Indian Institute of Astrophysics Director Assures Chandrayaan-3 Landing Success

22 August, 2023 | Shubhi

Chandrayaan-3 National

Chandrayaan-3 landing challenges resolved, Indian Institute of Astrophysics director confirm

In anticipation of Chandrayaan-3’s eagerly anticipated gentle landing on the Moon’s southern pole, Annapurni Subramaniam, Director of the Indian Institute of Astrophysics, mentioned that the challenges encountered during Chandrayaan-2’s landing were recognized and rectified. She expressed her optimism for a successful outcome of the mission.

“In order to overcome the problem that was faced in Chandrayaan-2, extensive tests have been done, and we have also identified exactly what the problems were and the nominal parameters,” Subramaniam told ANI. “Such extensive testing and simulations have been done and therefore we expect that the landing will definitely be achieved this time… So the lander is expected to soft-land. And because sufficient and careful preparations were made, we expect that it will definitely be successful,” she said.

Following the unsuccessful Luna-25 mission by Russia, all attention now shifts to India as Chandrayaan-3 prepares to perform a lunar landing on August 23, 2023, at around 18:04 IST.
Recently, ISRO unveiled images of the far side of the moon captured by the Lander Hazard Detection and Avoidance Camera (LHDAC). This camera aids in identifying a secure landing spot without obstructions or deep crevices during descent.

An important development emerged as the Chandrayaan-2 orbiter, still in lunar orbit, established a two-way link with the Chandrayaan-3 lander module on Monday.
The live coverage of the lunar landing can be accessed on the ISRO website, YouTube, Facebook, and DD National TV from 17:27 IST on August 23, 2023.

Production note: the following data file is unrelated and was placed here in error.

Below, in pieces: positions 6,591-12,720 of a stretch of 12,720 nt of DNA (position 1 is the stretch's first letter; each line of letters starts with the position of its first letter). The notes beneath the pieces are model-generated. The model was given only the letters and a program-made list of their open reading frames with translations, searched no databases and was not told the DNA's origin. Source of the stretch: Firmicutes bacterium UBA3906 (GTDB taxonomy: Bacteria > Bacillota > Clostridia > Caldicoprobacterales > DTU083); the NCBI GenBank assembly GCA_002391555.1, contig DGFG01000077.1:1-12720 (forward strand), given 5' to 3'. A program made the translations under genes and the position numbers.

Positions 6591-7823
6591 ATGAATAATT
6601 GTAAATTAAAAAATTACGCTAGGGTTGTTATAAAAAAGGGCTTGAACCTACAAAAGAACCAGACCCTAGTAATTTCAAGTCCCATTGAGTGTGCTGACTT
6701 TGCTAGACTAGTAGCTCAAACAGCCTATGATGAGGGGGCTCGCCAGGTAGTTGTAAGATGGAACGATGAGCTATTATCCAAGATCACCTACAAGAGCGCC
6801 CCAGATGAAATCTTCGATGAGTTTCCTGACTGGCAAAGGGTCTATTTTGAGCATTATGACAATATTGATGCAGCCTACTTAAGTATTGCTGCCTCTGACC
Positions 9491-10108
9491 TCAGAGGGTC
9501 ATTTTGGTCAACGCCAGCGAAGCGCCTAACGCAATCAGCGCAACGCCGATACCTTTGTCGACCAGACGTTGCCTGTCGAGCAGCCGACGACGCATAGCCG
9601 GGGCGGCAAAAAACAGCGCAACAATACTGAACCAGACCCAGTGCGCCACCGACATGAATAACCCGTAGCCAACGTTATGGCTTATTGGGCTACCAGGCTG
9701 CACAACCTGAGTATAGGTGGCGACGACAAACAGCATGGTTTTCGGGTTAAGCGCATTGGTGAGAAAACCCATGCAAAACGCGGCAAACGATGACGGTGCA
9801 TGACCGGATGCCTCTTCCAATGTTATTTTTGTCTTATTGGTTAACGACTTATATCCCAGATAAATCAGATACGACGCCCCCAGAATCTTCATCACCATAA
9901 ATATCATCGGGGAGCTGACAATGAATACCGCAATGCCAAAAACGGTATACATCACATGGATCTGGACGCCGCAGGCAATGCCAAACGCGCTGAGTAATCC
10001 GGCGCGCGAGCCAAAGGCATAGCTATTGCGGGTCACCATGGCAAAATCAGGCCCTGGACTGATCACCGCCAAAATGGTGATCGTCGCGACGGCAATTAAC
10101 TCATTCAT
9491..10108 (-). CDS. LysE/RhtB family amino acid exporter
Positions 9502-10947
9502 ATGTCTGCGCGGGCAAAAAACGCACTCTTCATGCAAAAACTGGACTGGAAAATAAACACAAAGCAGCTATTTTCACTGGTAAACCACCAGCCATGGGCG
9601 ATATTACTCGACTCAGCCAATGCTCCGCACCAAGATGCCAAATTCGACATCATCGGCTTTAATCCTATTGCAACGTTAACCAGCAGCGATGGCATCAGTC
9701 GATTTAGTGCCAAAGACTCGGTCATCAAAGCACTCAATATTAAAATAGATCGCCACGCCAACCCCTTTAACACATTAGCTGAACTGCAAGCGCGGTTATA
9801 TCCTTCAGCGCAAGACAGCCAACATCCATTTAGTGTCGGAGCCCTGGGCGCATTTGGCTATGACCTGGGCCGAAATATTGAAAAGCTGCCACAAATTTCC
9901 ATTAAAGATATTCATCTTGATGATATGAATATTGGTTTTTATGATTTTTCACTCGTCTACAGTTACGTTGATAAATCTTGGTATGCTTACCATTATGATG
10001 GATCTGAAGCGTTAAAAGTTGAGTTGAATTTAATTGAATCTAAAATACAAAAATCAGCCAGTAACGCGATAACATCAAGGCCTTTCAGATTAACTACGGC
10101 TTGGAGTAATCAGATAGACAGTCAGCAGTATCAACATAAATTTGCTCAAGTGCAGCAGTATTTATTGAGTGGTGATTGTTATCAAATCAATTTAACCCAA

Significantly, the ‘Vikram’ lander module, named after the pioneer of the Indian space program, Vikram Sarabhai (1919–1971), successfully detached from the propulsion module. Subsequently, it underwent critical de-boosting maneuvers and transitioned to a slightly lower orbit.
The Chandrayaan-3’s journey began with the launch of a GSLV Mark 3 (LVM 3) heavy-lift launch vehicle on August 5. It has progressively descended closer to the lunar surface through a series of orbital adjustments.

It has been one month and eight days since the launch of the Chandrayaan-3 mission by the Indian Space Research Organization on July 14. The event occurred at the Satish Dhawan Space Center, located in Sriharikota, Andhra Pradesh.

Chandrayaan-3, India’s third lunar expedition, aims for a secure lunar landing, rover exploration, and on-site scientific research. The sanctioned budget is Rs 250 crore, not including the launch vehicle expenses.
India will become the fourth nation globally to achieve this milestone, following the United States, Russia, and China. However, India’s distinction lies in being the sole country to successfully land on the moon’s southern pole.

Development of Chandrayaan-3 began in January 2020, with a target launch date of 2021. Nonetheless, the progression of the mission encountered an unexpected delay due to the COVID-19 pandemic.
Significantly, Chandrayaan-1’s mission revealed the presence of water on the moon’s surface, capturing the interest of preeminent space agencies such as NASA. They integrated this revelation into their subsequent research endeavors.

Also Read: ISRO Assures of “Smooth Sailing” as Chandrayaan-3’s Vikram Lander Nears Moon

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